after a recent controversial review of the mid year show at the art school, there was a great deal of interest in how work is presented – we saw an interesting and eclectic collection of solutions to how work is shown – salient points, particularly fior the third years as their degree show approaches, were an attention to detail, method relating to content, the endless adage that less is more, and how successful a response to the space in which work is situated can be ……. and did i mention that less is more, and, of course, that less is more ………
the whole day comprised really strong work. i don’t think it is my lack of discernement that lead me to conclude that i didn’t have the ‘this is shit’ response to anything, more testament to the amount of great stuff that is being produced. there was a real pervasion of art that concerned the body, much of which manifested in highly sexual, sometimes violent imagery – cindy sherman’s two series: sex pictures ‘89-92, and broken dolls ’99 (at the spruth magers gallery as part of the group show ‘the vivisector’), were a difficult but compelling view, with the abject, composite, burnt and en-holed dolls evoking recent media overload with abuse, sexual violence and exploitation. questions of power and hierarchy, specifically in relation to gender, were discussed at the karsten schubert show ‘taking matters into our own hands’ – a group show comprising documentation of feminist performances from artists working in Britain in the 1970’s.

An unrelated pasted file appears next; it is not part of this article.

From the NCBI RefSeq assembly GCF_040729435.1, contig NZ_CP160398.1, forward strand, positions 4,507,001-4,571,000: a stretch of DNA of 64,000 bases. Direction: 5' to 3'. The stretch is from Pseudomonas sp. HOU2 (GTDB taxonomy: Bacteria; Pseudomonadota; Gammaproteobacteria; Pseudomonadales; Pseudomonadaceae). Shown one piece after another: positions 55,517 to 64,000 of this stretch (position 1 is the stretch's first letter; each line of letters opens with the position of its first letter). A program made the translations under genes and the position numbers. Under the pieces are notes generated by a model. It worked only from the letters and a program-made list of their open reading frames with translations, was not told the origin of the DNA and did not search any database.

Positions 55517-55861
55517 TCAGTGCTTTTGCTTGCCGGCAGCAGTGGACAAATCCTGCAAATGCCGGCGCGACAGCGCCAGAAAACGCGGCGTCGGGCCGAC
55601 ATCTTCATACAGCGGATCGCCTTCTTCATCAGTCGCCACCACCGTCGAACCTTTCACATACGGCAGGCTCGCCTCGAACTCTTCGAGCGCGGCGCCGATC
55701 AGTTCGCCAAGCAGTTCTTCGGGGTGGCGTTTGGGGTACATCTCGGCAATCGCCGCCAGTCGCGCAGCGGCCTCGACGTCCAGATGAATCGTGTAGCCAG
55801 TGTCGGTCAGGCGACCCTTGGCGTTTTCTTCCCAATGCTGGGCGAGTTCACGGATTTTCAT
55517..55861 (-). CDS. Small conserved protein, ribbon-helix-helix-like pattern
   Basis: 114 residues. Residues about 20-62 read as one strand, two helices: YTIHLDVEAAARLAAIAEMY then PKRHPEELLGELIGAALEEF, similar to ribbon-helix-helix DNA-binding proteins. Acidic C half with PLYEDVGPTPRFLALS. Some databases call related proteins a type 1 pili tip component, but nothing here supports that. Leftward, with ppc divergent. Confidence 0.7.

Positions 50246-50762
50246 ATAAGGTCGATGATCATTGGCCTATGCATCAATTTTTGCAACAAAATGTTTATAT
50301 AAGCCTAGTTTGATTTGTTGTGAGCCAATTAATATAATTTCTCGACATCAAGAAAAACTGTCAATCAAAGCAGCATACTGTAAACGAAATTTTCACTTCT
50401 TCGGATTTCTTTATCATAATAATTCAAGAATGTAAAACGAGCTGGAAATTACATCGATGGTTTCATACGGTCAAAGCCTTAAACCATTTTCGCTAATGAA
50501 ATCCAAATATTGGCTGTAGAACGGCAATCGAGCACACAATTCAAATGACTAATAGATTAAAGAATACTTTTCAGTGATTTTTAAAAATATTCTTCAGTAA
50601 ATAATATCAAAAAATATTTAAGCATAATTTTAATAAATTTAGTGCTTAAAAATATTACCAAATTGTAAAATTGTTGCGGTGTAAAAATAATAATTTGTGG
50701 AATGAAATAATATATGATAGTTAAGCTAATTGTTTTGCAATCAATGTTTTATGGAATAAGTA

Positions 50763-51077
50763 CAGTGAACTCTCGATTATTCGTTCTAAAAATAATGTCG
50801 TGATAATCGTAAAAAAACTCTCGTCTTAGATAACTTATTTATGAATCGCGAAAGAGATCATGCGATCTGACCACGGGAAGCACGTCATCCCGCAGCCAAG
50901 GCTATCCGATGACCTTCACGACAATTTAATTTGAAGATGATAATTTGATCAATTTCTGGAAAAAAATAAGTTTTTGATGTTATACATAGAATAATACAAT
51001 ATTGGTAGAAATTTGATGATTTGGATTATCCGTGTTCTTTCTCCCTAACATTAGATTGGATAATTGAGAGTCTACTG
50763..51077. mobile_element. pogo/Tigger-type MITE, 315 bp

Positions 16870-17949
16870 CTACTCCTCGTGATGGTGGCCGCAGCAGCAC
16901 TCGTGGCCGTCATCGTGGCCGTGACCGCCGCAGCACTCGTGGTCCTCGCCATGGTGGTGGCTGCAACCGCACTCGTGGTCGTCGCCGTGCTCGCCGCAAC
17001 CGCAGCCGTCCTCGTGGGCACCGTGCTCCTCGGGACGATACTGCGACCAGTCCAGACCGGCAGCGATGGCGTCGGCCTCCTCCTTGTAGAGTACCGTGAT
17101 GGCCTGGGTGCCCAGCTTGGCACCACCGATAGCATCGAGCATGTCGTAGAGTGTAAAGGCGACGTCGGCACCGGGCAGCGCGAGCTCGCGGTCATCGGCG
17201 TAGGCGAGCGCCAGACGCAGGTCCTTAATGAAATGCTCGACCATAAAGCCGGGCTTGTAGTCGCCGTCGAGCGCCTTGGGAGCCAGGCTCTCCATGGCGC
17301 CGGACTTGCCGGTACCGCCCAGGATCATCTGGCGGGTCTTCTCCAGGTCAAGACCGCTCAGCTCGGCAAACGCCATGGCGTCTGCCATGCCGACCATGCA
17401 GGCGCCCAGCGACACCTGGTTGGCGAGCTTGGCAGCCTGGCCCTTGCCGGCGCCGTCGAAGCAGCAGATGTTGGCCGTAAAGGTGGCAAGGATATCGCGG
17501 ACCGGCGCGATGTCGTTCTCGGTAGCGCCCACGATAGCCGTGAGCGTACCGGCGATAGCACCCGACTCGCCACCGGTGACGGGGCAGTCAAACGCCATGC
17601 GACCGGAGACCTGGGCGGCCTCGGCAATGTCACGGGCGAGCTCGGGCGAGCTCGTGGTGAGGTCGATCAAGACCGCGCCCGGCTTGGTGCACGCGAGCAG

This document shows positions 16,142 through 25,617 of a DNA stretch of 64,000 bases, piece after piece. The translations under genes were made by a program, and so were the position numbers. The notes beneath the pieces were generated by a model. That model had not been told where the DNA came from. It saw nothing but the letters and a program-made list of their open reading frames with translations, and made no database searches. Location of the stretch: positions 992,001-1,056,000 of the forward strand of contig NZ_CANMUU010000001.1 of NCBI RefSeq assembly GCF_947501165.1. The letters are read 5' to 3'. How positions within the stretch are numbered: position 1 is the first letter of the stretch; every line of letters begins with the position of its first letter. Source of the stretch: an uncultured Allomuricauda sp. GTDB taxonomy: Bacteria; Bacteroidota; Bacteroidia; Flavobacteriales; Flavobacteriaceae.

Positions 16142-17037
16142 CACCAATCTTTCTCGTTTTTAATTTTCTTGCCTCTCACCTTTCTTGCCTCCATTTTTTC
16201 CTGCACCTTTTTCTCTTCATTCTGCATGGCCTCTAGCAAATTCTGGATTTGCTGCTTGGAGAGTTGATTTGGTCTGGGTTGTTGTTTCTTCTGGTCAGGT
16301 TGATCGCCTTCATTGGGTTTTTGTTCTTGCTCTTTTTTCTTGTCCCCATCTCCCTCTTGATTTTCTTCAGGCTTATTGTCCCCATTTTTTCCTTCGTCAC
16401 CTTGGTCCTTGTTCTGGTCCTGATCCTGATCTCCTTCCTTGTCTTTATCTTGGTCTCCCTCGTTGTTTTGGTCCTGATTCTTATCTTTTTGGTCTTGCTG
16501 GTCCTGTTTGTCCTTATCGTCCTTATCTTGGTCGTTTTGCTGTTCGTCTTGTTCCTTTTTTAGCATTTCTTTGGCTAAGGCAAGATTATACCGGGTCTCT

rose english’s piece ‘quadrille’ was my pick of the day: 6 women clad in aprons and dressed as horses – shoes made of hooves enforcing a tiptoe stance, tails strapped on in heavy and cumbersome fashion – performed a ‘quadrille’ (a classic dressage dance performed by real horses) on southampton common at a horse show in 1975. it was not only a phenomenal spectacle, but dressage acts as a powerful metaphor for the hidden power wielding, and the power structure of ‘man’ and ‘beast of burden’ found in the male-female structures in place in the 1970’s. there is, of course, endurance of such issues, which explains the ongoing resonance of this work. the ephemera of the performance – hoof shoes, tail pieces, invitation and performance descriptions from the event were also part of the documentation.
my other highlight was fred sandback at david zwirner. his simple introduction of acrylic yarn ‘elaborates on the phenomenological experience of space’. this i experienced first hand in ‘untitled (sculptural study,two part standing construction) 1978/2007’, two rectangles were drawn in space, floor to ceiling, taller than they are wide, perpendicular to each other: when i stepped through the yarn drawn shape, i had a physical response, genuinely feeling as though i was stepping from one space into a different space. it is difficult to explain, but it was remarkable how that piece of yarn, via the intervention of the artist, could elicit such a sensation.
richard wilson 20:50